The Psychology of Dictators

The UK arm of Amnesty International has launched a series of weekly vodcasts called Amnesty TV. In a preview of this week’s vodcast published by the Guardian online, psychiatrist Dr Philip Hodson explores the psychology of dictators through the ages from Julius Caesar to Hosni Mubarak. The vodcast echoes the findings of Jon Ronson’s The Psychopath Test, which we’ve written about several times before. Hodson states that dictators tend to have several traits in common: sadism, paranoia, narcissism, anti-social behaviour, and split personality. “If you put this simply, it means they enjoyed being cruel, they had massive egos, they cared little for human suffering, had no genuine friends, believed everyone was plotting against them and rewarded nearly all acts of treachery with death.”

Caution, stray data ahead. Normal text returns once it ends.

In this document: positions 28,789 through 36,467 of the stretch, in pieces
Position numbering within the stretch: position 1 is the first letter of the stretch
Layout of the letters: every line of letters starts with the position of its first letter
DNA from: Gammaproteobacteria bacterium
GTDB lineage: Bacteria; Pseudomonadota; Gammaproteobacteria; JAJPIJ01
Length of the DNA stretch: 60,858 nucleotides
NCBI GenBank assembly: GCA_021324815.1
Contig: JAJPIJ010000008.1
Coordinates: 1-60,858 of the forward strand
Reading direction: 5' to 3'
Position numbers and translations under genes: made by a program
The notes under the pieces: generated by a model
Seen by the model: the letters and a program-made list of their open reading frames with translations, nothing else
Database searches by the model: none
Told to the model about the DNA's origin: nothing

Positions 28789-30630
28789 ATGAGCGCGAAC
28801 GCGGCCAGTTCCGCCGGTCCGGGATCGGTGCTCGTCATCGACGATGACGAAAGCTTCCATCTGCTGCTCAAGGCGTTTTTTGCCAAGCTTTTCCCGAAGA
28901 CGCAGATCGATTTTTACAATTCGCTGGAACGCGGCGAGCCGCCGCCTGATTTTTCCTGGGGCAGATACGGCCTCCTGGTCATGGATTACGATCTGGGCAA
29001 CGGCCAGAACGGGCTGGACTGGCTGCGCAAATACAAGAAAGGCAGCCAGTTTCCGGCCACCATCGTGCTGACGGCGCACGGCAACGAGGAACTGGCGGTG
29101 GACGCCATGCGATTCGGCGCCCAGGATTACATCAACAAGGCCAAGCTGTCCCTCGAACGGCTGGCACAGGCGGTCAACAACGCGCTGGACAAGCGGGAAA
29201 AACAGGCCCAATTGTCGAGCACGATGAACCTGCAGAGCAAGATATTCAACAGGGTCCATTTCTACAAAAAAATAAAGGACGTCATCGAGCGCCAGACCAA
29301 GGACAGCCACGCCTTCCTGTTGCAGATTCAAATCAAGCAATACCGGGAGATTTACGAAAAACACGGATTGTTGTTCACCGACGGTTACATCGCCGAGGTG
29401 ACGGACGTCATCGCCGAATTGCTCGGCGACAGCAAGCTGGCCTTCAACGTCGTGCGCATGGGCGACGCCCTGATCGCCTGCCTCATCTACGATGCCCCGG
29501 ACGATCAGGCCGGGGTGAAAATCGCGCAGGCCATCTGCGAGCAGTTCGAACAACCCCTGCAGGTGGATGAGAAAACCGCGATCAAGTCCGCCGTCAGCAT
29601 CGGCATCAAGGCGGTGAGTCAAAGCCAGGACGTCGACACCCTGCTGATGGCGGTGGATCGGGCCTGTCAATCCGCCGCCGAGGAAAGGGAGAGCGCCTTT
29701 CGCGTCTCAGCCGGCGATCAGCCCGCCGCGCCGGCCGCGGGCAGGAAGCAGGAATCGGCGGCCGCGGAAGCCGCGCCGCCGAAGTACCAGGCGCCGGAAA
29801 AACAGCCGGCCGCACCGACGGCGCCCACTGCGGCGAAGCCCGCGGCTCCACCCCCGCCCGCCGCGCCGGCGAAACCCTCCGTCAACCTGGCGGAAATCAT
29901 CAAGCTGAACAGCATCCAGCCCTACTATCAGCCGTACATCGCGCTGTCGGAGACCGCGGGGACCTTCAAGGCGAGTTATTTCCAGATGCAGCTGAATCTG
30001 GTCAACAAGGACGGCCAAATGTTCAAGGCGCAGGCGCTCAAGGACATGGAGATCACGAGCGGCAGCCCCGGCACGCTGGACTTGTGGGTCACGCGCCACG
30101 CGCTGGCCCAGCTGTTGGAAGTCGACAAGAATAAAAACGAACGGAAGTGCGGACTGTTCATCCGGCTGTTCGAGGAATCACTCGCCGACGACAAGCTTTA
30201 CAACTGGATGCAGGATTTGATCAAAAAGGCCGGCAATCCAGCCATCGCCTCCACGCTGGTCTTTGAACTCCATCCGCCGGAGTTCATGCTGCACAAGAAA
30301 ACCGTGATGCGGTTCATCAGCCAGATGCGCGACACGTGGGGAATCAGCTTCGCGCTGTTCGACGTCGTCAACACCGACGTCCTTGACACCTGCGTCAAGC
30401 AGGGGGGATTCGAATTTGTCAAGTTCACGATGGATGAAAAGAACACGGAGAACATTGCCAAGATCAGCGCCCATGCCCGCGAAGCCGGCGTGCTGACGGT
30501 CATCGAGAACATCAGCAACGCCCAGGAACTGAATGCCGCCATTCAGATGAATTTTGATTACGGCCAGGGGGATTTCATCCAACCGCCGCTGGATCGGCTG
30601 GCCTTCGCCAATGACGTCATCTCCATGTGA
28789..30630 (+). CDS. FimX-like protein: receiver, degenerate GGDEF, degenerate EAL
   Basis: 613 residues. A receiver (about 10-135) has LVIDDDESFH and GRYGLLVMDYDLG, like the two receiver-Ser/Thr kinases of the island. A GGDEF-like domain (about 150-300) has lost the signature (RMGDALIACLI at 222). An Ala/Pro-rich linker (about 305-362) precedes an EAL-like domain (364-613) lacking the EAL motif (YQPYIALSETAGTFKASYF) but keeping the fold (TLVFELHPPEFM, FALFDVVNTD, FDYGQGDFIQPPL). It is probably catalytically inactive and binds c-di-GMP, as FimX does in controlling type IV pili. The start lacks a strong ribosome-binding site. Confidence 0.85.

Hodson goes on to refer to the famous 1971 Stanford prison experiment, which divided the test subjects randomly into guards and prisoners in a simulated prison. The ‘guards’ became so abusive that the experiment was abandoned after only several days. The outcome of the experiment suggests that, given the right conditions, most human beings are capable of committing unconscionable acts.

Related posts